TOPIC : Supreme Court Order on Reservation Law
Topic in Syllabus: General Studies Paper 2: Indian Polity
The order by a two-Judge bench of Justices D Y Chandrachud and U U Lalit held that a Karnataka statue allowing for reservation in promotions of SCs/STs is valid — the court had, in September 2018, held there was no need to revisit the M Nagaraj case (2006) which spoke of quantifiable data being necessary to decide on reservation.
- In agitations and annoyance among Dalits and Scheduled Tribes about the “next stage” in the debate over quotas, reservations in promotions have been a big bone of contention.
- While the Central government has maintained it is now in favour of reservations in promotions, the Supreme Court had, in a series of orders over the years, verged on the conservative.
- Article 335 of the Constitution states that the claims of the members of the SCs and STs shall be taken into consideration, with the maintenance of efficiency of administration.
- However, the Constitution does not define what the framers meant by the phrase efficiency of administration.
- If the benchmark of efficiency is grounded in exclusion, the pattern of governance will be skewed against the marginalised.
- If this benchmark is grounded in equal access, it will reflect the commitment of the Constitution on a just social order.
- In this context, merit lies not only in performance but also in achieving goals such as promotion and achievement of substantive equality.
- Since inclusion is inseparable from a well-governed society, there is no antithesis between administrative efficiency and the claims of the SCs and STs.
- Inclusion along with the recognition of the nation’s plurality and diversity constitutes a valid constitutional basis for defining efficiency.
- The court thus held that a ‘meritorious’ candidate is not merely one who is ‘talented’ or ‘successful’.
- S/he is also one whose appointment fulfils the constitutional goals of uplifting members of the SCs and STs, and ensures a diverse and representative administration.
- The order by a two-Judge bench of Justices D Y Chandrachud and U U Lalit upheld a Karnataka statute, allowing for reservations in promotion.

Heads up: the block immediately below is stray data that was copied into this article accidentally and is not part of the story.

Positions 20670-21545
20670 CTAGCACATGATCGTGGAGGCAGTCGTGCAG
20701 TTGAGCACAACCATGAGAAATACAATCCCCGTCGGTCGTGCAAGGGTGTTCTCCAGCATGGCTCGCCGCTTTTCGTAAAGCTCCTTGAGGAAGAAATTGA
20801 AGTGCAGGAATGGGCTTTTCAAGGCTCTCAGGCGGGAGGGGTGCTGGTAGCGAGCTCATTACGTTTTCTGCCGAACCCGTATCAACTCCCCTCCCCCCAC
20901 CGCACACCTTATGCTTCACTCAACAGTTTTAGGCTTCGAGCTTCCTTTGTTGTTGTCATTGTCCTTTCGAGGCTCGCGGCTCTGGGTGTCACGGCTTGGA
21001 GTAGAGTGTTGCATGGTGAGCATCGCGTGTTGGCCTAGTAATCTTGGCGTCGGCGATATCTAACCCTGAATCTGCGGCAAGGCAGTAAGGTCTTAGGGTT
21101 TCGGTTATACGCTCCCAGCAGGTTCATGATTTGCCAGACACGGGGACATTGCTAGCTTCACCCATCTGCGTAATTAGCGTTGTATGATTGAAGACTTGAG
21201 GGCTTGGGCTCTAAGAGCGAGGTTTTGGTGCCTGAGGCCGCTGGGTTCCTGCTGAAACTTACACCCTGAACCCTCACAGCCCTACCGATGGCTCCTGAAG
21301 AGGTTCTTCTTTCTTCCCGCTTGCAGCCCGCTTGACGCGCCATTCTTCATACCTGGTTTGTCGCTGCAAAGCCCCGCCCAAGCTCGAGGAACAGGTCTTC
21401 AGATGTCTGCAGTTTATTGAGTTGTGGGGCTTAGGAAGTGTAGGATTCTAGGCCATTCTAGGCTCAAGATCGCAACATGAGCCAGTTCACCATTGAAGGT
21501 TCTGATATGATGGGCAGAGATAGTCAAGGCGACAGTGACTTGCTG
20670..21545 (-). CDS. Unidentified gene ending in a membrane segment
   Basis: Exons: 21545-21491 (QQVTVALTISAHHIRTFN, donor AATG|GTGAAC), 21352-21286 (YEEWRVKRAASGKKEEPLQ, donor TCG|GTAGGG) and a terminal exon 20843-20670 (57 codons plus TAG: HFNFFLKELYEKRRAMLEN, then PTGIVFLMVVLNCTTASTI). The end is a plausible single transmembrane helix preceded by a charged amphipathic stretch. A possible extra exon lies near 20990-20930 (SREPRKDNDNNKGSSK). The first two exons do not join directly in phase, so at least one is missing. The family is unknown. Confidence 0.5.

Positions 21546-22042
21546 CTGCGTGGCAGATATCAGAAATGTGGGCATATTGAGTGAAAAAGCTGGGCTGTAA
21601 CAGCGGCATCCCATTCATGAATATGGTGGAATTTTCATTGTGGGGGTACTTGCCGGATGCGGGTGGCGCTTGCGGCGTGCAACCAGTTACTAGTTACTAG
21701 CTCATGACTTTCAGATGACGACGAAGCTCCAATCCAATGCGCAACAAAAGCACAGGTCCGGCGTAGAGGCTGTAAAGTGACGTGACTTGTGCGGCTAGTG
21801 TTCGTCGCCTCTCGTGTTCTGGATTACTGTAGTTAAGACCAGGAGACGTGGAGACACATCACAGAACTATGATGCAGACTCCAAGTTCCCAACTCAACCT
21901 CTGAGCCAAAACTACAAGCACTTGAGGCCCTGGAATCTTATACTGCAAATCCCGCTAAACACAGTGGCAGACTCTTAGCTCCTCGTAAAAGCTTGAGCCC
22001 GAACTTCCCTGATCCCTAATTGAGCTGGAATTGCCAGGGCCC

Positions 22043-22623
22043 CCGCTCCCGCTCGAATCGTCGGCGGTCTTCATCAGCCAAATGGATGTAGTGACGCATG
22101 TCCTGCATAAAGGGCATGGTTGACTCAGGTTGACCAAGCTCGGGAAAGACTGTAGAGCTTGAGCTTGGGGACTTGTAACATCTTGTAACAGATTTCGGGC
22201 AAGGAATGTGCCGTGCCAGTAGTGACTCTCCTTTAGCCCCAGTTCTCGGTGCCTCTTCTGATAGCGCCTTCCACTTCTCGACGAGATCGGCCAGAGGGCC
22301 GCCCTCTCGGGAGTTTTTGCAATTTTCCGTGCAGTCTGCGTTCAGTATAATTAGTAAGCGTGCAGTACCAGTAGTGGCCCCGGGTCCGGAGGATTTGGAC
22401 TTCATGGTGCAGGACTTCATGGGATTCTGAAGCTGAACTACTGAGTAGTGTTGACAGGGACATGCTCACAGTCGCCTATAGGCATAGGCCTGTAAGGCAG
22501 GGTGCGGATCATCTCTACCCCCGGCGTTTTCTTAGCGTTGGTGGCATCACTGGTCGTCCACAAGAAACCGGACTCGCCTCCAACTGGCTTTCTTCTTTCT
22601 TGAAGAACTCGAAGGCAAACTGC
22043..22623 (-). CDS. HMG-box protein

- The order stated that inclusive development, and not meritocracy, that were key to ensuring meaningful and substantive equality.
Why is it a significant step?
This Supreme Court order is significant because it underlines “a ‘meritorious’ candidate is not merely one who is ‘talented ‘or ‘successful’ but also one whose appointment fulfils the constitutional goals of uplifting members of the SCs and STs and ensuring a diverse and representative administration”.
- The order validating the Karnataka law is a significant step in the long debate between ‘merit’ and ‘social justice’.
- The Supreme Court’s decision rightly rejects the notion that quotas affect efficiency.
- The order is also notable for being the first instance of quantifiable data being used to justify reservation.
- A key principle in this decision is that where reservation for SC/ST candidates is concerned, there is no need to demonstrate the ‘backwardness’ of the community.
- The other pre-requisites of a valid system remain valid, which are:
- quantifiable data on the ‘inadequacy of representation’ for classes of people identified for reservation
- an assessment of the impact of such quota on the “efficiency of administration”
- The judgment, in all, places in perspective the historical and social justification for according reservation.
- Efficiency not by exclusion – If this benchmark of efficiency is grounded in exclusion, it will produce a pattern of governance which is skewed against the marginalised.
- Root in equal access – If this benchmark of efficiency is grounded in equal access, our outcomes will reflect the commitment of the Constitution to produce just social order.
- Otherwise, our past will haunt the inability of our society to move away from being deeply unequal to one which is founded on liberty and fraternity.”
Recent judgement on quota in promotion tries to balance efficiency and social Justice Elucidate.(250 Words)